Turned down because of a dodgy knee for an oil )ob he’d travelled hundreds of miles for, Michael Williams (Nicolas Cage) stops off for a coffee in the lied Bock Bar with his last $5, where a case of mistaken identity leads the bar’s owner and town sheriff (J.T. Walsh) to offer him a down payment of $5,000 to snuff out his wife. In a confused state between ethics and euphoria, Michael decides to warn the targetted lady before scooting out of town with the dosh, only to have her double the money if he reverses the hit. More keen than ever to do a runner, he heads to the outskirts but bumps into the real hitrnan (Dennis Hopper) and, from then on, all roads lead back to lied Rock.

A slick tale of double, triple and quadruple dealing, Bed Bock West dips a toe into the rural underworld of Blood Simple, substituting a dark humour for the Doens’ torniquet of menace. With a cinematic tone that

Three of Hearts: ‘an enjoyable twist on the love

see-saws happily between violent blood-letting and farce, this one has cult hit written all over it. Nevertheless, it avoids forcing its appeal upon the audience, preferring instead to let each plot development jump out unexpectedly from the shadows.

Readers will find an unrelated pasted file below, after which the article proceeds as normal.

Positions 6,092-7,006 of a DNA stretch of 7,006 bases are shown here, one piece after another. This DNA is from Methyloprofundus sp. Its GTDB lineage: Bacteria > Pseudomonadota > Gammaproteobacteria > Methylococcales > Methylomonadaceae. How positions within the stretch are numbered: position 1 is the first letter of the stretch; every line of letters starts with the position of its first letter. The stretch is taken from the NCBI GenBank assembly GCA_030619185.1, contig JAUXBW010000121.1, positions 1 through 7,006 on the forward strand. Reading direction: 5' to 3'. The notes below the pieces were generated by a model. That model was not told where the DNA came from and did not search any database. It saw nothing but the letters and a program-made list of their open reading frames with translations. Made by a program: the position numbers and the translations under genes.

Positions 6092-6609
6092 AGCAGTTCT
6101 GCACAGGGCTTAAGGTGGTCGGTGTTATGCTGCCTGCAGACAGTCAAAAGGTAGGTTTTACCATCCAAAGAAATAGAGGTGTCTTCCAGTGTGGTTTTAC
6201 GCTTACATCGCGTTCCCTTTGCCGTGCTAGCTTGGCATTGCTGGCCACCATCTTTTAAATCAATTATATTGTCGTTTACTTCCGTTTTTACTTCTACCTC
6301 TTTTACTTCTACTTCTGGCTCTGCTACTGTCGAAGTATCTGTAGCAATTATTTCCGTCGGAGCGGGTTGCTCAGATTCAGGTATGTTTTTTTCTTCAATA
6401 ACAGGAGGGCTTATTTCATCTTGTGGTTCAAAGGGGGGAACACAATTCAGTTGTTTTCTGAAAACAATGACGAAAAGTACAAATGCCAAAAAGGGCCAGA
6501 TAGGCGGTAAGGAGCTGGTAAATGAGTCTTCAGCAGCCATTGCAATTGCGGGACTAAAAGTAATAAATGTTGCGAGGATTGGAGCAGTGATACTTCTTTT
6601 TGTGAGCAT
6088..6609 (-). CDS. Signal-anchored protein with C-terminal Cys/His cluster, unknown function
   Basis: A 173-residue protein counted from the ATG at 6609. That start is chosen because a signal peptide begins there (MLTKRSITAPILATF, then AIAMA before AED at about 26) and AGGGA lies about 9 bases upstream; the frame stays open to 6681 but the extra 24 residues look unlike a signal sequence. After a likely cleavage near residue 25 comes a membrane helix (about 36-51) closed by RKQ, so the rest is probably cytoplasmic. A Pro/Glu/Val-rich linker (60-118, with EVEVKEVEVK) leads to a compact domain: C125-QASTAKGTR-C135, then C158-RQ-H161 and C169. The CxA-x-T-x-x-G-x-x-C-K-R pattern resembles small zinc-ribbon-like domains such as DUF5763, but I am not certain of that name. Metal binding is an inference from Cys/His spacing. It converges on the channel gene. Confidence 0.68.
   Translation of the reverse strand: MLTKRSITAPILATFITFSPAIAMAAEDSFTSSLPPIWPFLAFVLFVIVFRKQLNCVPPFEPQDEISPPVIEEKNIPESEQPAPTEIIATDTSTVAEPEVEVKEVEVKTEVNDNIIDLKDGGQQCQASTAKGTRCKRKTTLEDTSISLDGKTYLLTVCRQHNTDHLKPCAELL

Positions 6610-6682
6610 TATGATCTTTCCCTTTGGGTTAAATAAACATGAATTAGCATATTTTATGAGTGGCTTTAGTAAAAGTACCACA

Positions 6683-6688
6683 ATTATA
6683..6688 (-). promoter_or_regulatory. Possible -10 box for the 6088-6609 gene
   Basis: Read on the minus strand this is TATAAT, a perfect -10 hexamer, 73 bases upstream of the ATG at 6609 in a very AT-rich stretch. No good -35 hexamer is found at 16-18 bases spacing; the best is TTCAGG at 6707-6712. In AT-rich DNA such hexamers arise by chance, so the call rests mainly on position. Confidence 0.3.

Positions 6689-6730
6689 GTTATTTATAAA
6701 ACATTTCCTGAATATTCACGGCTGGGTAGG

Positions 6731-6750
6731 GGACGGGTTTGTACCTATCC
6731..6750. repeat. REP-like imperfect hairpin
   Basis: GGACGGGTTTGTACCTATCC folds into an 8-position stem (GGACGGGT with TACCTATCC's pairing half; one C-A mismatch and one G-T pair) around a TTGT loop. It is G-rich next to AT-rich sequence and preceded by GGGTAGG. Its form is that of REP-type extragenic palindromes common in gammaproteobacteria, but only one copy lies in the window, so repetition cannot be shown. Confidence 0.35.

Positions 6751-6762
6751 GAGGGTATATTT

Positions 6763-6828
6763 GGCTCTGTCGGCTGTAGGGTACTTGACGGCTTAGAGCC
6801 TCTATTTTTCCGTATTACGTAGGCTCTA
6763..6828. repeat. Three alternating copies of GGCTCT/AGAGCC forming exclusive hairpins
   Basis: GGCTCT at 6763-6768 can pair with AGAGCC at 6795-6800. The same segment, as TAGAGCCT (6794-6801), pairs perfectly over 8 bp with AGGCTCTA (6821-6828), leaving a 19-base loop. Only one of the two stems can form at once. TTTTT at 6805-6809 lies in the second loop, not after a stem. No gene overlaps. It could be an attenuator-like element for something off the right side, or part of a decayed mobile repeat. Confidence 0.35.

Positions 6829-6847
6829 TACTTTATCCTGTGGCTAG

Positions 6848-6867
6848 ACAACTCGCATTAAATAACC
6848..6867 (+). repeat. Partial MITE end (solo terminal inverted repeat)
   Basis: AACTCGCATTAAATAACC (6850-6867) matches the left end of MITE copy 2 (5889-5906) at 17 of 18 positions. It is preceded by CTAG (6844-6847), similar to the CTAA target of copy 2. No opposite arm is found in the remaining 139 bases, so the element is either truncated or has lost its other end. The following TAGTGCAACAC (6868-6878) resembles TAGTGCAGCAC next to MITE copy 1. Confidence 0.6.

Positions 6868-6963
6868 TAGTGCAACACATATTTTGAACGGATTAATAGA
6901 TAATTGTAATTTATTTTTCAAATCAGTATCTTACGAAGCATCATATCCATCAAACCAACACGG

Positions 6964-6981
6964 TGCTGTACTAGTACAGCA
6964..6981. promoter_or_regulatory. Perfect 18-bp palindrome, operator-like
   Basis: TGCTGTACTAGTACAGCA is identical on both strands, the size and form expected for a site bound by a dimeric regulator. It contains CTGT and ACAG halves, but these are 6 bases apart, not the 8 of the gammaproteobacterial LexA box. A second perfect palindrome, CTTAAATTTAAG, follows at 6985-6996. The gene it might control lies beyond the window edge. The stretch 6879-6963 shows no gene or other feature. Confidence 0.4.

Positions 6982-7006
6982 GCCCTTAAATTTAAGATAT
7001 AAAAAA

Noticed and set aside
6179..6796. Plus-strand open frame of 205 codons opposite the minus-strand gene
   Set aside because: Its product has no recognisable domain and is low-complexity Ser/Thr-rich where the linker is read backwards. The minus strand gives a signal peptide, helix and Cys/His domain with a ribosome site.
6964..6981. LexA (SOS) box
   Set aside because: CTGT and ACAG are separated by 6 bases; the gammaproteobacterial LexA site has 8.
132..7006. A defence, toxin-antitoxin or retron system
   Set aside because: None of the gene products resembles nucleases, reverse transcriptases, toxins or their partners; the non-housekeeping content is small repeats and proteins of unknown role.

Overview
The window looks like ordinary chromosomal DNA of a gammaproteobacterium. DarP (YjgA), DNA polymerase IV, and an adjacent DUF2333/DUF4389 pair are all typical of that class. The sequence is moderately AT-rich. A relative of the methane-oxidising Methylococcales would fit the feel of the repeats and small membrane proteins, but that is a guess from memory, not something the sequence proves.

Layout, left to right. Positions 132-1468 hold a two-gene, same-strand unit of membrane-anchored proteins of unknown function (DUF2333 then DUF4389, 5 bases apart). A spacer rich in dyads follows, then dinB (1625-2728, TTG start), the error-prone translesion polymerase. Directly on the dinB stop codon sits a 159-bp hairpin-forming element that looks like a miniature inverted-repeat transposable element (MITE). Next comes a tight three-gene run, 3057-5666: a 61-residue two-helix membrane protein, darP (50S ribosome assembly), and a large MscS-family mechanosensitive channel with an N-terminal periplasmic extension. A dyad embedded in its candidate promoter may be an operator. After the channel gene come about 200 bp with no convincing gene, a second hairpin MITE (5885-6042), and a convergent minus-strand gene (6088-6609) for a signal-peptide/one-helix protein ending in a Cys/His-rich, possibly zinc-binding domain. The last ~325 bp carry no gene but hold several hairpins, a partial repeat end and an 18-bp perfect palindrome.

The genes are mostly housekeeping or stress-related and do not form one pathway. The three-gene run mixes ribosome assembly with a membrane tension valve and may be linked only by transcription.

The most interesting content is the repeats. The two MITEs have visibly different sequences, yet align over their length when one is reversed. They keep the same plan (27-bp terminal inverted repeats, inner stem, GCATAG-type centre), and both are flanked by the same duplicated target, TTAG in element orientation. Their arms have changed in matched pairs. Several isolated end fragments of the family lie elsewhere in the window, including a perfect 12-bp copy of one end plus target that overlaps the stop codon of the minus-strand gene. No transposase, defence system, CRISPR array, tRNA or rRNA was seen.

Cage is at his best in a custom- tailored role, once again playing the sympathetic (but not entirely innocent) hero way out of his depth. Dennis Hopper is Dennis llopper, not exactly adding to his acting range, but dry, deadly and cool enough to be the antithesis of Cage’s amateur assassin. Lara Flynn Boyle - all grown up since Twin Peaks’ Donna is a sly, if stereotypical, femme fatale. But it’s the plot that’s the real star, twisting and turning and picking up speed like a runaway car racing down a mountain road. (Alan Morrison)

Red Rock West (15) (John Dahl, US, 1992) Nicolas Cage, Lara Flynn Boyle, Dennis Hopper. 98 mins. From Fri 2. Glasgow: Ddeon. Edinburgh: Cameo.



Girl meets girl. Girl loses girl. Girl

. hires male gigolo to break other girl’s

i heart so she’ll come running back. Not

. your typical liollywood three-handed

- romance, it has to be said. But more

traditional complications do follow:

inevitably, guy falls for girl, and vice

versa, pushing love and loyalty into

. opposite corners of the ring. The plot convolutions involving a lesbian, a bisexual and a male prostitute may usually find their place as top shelf

i rather than top quality entertainment,

but Three 0f llearts is more emotionally complex than most of its peers and it doesn’t ghettoise its

3 characters’ sexualities. At least, not

until the final, uniorgivable, cop-out

and quadruple dealing”


Kelly Lynch seems uncomfortable in her role, not because she plays a lesbian, but because comedy isn’t her forte, particularly when further hindered by a character whose mood swings are overworked and cliched. Sherilyn Fenn copes well enough with being an object of affections rather than a player in the game, but at least William Baldwin glides through the movie in seductively relaxed mode. An enjoyable twist on the love triangle, certainly, but one which is doubly guilty for falling back into line when it had dared to stand out so proudly. (Alan Morrison)